Michael YoungDH Michael Young, Rangers: The Rangers sure are glad they didn't heed Young's trade request this offseason. Filling in at various spots in the field for injured Rangers, he's also taken to the designated hitter spot without a hiccup. Young is hitting .326/.360/.486 with eight home runs and 59 RBI. He's also played 25 games at first base, 11 at second base and four at third, while the bulk of his playing time has come as a DH.

Jered WeaverSP Jered Weaver, Angels: Starting pitching is probably the deepest category in this division -- and looking at the starting pitching across the AL West may help explain the tough time finding offensive standouts (or it could be vice-versa, though I'll stick with the pitching in this division). Weaver gets the nod with a record of  11-4 and a 1.86 ERA. He's struck out 120 in 140 1/3 innings and walked just 31. Weaver lost his arbitration case with the Angels this year, he'll have a pretty good case this offseason, going into his last arbitration year. Apologies to Dan Haren (10-5, 2.61), Felix Hernandez (8-7, 3.19), C.J. Wilson (9-3, 3.20), Michael Pineda (8-6, 3.03) and Gio Gonzalez (8-6, 2.47).

Scott DownsMR Scott Downs, Angels: The 35-year-old Downs has been around so long that he's a former Expo, but he's maybe having his best season yet. Signed by the Angels this offseason, he's produced for his new team, going 5-2 with a 1.52 ERA, striking out 20 in 29 2/3 innings. He gets the nod over A's side-armer Brad Ziegler (2-1, 1.78).

Jordan WaldenCL Jordan Walden, Angels: The All-Star picked up his 20th save of the season on Sunday, closing out the Angels' victory over the Mariners by striking out the only batter he faced. His ERA is down to 2.84 and has 40 strikeouts in 37 innings, while walking 17. Brandon League is also an All-Star and his 23 saves lead the American League. His lower strikeouts and higher ERA are the reason Walden gets the nod, even though the Angel has two more blown saves than League.

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Posted on: July 9, 2011 11:25 am
Edited on: July 9, 2011 11:33 am
 

Hamilton's foul hits fan in face

Josh Hamilton

By C. Trent Rosecrans

Josh HamiltonJust a day after the tragedy in Arlington, Texas, that saw a fan fall to his death trying to catch a ball thrown by Rangers outfielder Josh Hamilton, another Rangers fan was hit in the head by a foul ball off the bat of Hamilton in the sixth inning of Friday's game against the A's.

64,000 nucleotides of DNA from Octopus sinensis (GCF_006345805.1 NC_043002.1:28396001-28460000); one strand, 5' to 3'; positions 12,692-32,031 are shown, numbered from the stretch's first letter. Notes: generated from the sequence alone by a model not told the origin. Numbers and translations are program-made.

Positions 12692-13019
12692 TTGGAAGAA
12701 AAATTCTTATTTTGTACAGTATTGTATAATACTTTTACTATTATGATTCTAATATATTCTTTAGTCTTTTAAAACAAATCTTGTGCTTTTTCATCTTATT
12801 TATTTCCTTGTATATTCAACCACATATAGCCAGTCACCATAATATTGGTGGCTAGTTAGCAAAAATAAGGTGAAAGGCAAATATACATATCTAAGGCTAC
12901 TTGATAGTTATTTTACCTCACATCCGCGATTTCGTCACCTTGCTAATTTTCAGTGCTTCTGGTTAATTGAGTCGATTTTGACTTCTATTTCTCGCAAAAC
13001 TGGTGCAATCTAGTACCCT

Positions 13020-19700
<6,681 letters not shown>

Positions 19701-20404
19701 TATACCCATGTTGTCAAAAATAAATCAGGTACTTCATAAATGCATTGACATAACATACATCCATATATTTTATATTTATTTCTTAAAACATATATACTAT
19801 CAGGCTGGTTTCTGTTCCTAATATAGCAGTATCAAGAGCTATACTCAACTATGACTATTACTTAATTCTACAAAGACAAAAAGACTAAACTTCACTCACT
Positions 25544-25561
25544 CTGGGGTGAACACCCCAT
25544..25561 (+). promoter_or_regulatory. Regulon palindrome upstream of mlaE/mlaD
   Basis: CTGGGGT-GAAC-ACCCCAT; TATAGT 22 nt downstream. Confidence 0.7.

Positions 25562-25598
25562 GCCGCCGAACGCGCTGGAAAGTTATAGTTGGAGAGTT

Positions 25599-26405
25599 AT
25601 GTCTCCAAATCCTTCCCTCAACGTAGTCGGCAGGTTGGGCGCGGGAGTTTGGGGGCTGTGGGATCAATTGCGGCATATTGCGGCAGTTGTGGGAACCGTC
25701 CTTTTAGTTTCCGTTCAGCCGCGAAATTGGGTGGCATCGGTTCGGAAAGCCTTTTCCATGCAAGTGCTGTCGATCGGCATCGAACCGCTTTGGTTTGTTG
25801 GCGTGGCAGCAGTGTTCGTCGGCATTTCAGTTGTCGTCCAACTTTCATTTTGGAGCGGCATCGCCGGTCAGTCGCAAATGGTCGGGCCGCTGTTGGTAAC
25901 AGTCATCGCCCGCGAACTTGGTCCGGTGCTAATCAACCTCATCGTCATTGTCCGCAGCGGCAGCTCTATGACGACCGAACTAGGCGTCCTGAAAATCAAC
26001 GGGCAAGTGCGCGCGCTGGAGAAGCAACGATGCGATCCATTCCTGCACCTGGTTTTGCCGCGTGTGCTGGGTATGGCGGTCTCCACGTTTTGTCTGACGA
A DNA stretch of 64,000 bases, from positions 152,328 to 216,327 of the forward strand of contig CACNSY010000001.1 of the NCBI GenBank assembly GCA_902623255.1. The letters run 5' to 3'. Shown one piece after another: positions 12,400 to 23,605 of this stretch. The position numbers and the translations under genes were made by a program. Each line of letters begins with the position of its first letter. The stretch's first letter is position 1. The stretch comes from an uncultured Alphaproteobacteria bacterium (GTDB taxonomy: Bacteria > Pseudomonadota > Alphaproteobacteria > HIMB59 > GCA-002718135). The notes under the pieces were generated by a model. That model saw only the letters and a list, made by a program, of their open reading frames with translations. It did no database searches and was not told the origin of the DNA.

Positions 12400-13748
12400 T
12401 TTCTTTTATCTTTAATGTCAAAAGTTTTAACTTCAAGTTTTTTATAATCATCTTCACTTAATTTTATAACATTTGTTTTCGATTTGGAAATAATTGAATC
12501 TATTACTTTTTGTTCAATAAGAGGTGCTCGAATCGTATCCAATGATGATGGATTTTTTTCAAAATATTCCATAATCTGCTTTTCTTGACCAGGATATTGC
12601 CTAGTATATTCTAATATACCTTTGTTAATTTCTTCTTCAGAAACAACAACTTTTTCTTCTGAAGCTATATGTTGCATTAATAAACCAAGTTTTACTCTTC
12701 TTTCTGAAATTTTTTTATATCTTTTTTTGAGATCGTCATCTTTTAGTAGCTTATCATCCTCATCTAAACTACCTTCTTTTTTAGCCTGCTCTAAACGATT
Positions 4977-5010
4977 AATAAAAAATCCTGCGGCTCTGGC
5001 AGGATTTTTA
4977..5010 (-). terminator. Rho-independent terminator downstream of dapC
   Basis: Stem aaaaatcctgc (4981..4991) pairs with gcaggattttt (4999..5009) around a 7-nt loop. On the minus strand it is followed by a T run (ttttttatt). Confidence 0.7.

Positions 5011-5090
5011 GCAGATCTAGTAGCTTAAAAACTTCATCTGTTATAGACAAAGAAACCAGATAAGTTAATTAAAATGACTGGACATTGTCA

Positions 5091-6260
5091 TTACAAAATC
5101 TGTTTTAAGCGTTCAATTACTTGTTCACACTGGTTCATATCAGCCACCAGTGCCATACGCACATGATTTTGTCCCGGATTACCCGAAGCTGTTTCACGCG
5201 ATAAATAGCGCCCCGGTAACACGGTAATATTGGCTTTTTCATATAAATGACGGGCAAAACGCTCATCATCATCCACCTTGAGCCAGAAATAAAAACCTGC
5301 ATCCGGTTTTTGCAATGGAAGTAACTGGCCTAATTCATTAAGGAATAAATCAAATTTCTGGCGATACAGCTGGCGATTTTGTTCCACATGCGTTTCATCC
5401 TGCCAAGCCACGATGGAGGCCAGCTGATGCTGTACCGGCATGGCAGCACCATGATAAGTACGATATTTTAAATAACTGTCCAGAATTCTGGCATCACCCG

"I saw it happen. Again," Hamilton told Jeff Wilson of the Fort Worth Star-Telegram.

Luckily the fan was able to walk away under his own power, but might need stitches.

"There are certain time I wish people would play closer attention," Hamilton said. "Not be on the phone, not be turned away from us talking. When you're sitting around the dugouts and sitting just off the side of the net, the ball can hurt you."

He's right. Stadiums are being built with less and less foul territory, putting fans closer to the action. But closer to the action means closer to danger -- and combine that with iPads, smart phones and numerous other distractions, a ball can be on you before you notice.

Hamilton said he was thinking about Shannon Stone throughout Friday night's 8-5 victory. Hamilton went 1 for 5 in the game.

"Every time a ball went into the stands or the second deck, you kind of hold your breath and hope it doesn't happen again," Hamilton said.

(H/T to Big League Stew)

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Posted on: July 9, 2011 1:30 am
 

3 Up, 3 Down: McKenry's unlikely bomb



By Matt Snyder


Michael McKenry, Pirates. McKenry dug into the batter's box against the Cubs' Carlos Marmol in the bottom of the eighth Friday night with the game tied at four and two men on base. McKenry hit a three-run homer that would be the eventual game-winner. Sure, Marmol is a fickle closer, but he does not cough up the long ball with any semblance of regularity. Check this out: In the past three seasons (coming into Friday night), Marmol had faced 840 hitters and allowed four home runs. Four! McKenry had zero career major-league home runs before the at-bat. He does have 69 minor-league homers, but that's in over 2,000 plate appearances. So this was the longshot of the night. Meanwhile, the Pirates would have been tied for first place had the Reds not blown a lead in the ninth inning. Still, the Bucs sit a game out of first and had a dramatic victory in front of the home fans.

Travis Snider, Blue Jays. The Jays had to have felt a bit deflated after losing on a walk-off grand slam Thursday night to the Indians, but they came back strong with an 11-7 win. Sure, the bullpen tried to blow the game again (it was 8-2 at one point), but the offense was relentless. It pounded out 11 runs on 16 hits. Rajai Davis was great, but Snider stood out for me. He went 3-5 with a double, home run, two runs and five RBI. He's been a promising prospect for a while but never really put things together for an extended stretch. Maybe he's doing so now, because he's hitting .409 with five doubles, a home run and eight RBI since resurfacing in the lineup on July 4.